Polish Music Since 1945
Juilliard's Focus! 2011 presents Polish Modern: New Directions in Polish Music Since 1945
Sunday, May 08, 2011
Rising from the ashes of World War II, Poland spawned a rich community of forward-thinking composers, persevering in the wake of the Nazis' extermination of many of the country's prominent music-makers. Fast forward to 2011, and listen to Joel Sachs host Juilliard's Focus! Festival 2011, Polish Modern: New Directions in Polish Music Since 1945, here on Cued Up on Q2.
Since 1985, Juilliard has annually presented its Focus! Festival, an immersive series that spotlights 20th and 21st century music. Sachs, the artistic director and veteran conductor of Focus!, has worked with the Polish Cultural Institute in New York to produce six concerts whose programming thoroughly surveys an often overlooked wellspring of modern Polish concert music, as well as household names such as Krzysztof Penderecki, Witold Lutoslawski and Henryk Gorecki.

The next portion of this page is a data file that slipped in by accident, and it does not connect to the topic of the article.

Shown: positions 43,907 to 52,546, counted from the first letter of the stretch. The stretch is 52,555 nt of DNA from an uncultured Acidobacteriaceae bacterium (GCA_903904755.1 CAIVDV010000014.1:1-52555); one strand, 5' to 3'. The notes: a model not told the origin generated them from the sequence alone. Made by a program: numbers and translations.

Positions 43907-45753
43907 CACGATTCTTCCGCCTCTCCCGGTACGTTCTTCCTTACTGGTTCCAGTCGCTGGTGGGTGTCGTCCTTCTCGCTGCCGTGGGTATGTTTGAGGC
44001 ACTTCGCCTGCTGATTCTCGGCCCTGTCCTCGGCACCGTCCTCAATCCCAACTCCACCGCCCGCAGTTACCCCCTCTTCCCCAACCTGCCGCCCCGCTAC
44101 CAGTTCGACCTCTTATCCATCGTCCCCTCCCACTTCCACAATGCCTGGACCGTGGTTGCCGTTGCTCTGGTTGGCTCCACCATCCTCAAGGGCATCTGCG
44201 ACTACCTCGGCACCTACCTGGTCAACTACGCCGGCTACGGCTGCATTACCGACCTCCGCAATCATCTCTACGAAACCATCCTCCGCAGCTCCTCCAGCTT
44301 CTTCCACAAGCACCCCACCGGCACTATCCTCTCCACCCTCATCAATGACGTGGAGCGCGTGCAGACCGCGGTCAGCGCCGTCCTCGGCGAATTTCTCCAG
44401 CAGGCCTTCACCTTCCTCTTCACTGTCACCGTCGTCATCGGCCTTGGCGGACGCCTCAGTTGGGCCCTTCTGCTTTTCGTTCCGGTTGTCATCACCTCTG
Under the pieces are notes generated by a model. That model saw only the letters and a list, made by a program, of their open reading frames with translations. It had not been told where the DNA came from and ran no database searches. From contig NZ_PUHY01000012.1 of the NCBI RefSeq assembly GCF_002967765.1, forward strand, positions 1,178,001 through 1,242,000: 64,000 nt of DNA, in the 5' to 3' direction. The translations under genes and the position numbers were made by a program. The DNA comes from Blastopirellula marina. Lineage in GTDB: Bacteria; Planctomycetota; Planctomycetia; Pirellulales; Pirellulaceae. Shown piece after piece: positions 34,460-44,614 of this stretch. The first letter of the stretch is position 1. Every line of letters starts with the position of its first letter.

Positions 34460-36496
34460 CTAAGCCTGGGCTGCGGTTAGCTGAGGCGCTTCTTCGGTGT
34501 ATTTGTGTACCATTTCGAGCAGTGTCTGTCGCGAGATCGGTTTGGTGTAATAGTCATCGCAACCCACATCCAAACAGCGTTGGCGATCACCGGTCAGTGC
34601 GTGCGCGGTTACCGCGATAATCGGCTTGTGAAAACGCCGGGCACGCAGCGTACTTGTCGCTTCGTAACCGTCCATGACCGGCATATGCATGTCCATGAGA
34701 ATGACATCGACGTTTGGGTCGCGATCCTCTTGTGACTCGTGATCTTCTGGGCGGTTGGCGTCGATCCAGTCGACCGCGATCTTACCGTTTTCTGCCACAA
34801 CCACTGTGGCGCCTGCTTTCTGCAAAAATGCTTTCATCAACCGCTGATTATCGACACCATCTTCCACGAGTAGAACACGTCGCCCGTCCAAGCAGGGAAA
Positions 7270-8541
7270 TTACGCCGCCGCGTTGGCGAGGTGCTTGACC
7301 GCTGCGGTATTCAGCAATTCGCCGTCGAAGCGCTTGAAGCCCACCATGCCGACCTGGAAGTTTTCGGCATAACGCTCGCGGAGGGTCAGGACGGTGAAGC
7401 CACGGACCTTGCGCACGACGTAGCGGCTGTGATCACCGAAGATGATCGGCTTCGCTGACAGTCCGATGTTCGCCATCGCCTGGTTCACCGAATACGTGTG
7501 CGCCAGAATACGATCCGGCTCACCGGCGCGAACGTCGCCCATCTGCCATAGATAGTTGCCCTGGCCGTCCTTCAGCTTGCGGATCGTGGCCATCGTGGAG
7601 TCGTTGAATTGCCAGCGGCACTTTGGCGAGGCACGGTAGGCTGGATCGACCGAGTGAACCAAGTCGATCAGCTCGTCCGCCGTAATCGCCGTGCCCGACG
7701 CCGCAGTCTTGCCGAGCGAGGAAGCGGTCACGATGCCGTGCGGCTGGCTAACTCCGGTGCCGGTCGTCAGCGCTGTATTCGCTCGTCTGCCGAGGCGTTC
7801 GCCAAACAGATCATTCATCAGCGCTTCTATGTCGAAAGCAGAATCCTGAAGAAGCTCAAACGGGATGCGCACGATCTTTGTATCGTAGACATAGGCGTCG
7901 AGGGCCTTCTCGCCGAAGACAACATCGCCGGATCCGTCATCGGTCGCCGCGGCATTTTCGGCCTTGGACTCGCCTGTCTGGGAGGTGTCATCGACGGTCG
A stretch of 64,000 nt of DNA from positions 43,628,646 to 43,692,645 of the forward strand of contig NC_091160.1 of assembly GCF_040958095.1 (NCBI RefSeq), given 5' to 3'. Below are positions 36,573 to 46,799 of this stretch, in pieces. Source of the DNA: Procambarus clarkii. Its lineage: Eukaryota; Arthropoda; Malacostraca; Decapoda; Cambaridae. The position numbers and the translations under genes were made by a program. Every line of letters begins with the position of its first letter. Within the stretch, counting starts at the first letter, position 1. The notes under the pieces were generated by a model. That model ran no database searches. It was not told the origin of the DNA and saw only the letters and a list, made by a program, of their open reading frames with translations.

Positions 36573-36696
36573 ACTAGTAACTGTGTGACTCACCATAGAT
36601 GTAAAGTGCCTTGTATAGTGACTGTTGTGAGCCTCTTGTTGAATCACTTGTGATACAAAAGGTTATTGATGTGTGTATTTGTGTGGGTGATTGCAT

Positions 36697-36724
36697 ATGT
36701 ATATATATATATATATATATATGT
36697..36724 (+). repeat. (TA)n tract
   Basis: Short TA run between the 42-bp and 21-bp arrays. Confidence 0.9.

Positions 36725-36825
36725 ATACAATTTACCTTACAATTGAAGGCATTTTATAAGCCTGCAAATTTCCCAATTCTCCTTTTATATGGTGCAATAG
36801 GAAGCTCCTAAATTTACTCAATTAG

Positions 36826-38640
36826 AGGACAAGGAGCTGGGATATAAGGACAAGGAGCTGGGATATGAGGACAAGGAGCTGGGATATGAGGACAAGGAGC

This episode of Cued Up features Lutoslawski's Overture for Strings, performed by the Juilliard Orchestra, as well as the New Juilliard Ensemble performing three Western Hemisphere premieres by some Polish composers that many listeners would not be familiar with: Chorale Prelude (1988) by Wojciech Kilar (b.1932), an avant-garde-turned-minimalist composer who grew up right in the middle World War II-era Poland; a contemplative Sonata for Cello (2006), chuck full of microtonal harmonics, by Paweł Mykietyn (b.1971); and Canzona (1995) by the French-dwelling, Polish-born Elżbieta Sikora (b.1943).
Listen in on Sunday at 2 p.m. to hear Joel Sachs guide us through these works, all performed during this past festival of January 2011.